X: Are you going to focus on the accessibility projects for now, and go into a phase later where you grow into a grant-making foundation?
SB: No, we’d like to become a grant-making organization right away. We are launching our fundraising campaign this week, with the launch of the foundation. We want to do three or four projects like this, and we will learn a lot from the first two—does our approach make sense for the Web as a whole and for individual and institutional empowerment? We have a lot of other projects we’d like to do, including providing additional funding for W3C and for the Web Science Trust.
X: Does the W3C have trouble raising money on its own for these kinds of projects?
SB: Generally the W3C’s money comes from the annual fees that members pay, so it’s not that scalable. Say we have 400 members paying a certain amount every year; if we want to do 25 percent more work, it’s hard. So there are certain ways we can supplement W3C’s income a little bit that would give them flexibility to start new projects that are important from a social standpoint. Most of the members agree on these things. After all what company would not want to see the potential market increase? Or see a billion new people using the Web?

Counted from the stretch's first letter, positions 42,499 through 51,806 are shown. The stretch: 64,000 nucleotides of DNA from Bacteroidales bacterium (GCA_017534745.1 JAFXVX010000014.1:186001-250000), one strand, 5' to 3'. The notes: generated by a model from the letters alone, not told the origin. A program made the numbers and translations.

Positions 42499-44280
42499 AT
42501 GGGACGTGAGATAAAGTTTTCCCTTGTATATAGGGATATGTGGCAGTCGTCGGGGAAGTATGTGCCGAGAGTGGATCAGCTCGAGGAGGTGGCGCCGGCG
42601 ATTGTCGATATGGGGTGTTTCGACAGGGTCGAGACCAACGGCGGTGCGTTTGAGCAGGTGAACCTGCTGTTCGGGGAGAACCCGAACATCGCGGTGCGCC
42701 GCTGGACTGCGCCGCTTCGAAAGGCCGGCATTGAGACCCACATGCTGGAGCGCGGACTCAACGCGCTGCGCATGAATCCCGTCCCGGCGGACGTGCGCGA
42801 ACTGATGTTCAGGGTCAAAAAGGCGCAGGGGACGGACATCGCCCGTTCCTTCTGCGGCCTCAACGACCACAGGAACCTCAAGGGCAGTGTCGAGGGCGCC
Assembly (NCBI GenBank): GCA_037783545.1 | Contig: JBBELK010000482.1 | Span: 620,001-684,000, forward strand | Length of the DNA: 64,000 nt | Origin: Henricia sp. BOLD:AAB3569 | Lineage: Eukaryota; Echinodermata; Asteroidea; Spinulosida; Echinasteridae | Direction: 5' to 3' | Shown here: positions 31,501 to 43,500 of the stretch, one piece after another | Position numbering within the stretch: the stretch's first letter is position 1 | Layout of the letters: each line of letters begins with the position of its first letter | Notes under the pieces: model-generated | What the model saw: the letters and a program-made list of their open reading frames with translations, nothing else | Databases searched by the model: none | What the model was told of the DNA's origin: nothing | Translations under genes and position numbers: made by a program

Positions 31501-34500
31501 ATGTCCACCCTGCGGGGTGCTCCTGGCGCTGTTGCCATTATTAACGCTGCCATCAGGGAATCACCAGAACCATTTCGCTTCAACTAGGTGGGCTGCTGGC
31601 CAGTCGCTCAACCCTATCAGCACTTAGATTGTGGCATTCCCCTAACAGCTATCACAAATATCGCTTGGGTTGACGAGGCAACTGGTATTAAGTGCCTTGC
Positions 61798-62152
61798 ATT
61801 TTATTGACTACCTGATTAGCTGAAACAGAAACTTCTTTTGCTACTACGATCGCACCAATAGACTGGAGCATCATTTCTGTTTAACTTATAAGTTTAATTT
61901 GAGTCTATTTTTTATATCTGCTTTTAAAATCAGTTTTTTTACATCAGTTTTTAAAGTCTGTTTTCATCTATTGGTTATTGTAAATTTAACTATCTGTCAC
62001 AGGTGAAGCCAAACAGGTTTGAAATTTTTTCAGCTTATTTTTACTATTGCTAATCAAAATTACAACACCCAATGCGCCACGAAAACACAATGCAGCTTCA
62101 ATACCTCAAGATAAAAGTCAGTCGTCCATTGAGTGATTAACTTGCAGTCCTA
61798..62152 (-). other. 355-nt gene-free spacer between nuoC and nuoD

X: Why was 2008-2009 the right moment to start this foundation? Why not 2000, or 2004?
SB: I know Tim has been thinking about these kinds of things ever since I’ve been at W3C. The Web accessibility initiatives for people with disabilities are a reflection of that. Personally, I felt strongly that I wanted to work on a project and a program that really focused on the people side of things, after focusing on the technology side of things for so long. Another thing is the connectivity problem. We have 25 percent of people using the Internet on computers, and 75 percent with mobile phones. Mobility has been a bigger revolution than the Web itself. So there is this barrier of connectivity, and maybe we can help to fill this gap. The opportunity didn’t exist in 2000, and it only started being noticed in 2004, which was when we started the Mobile Web Initiative and the Mobile Web for Social Development effort.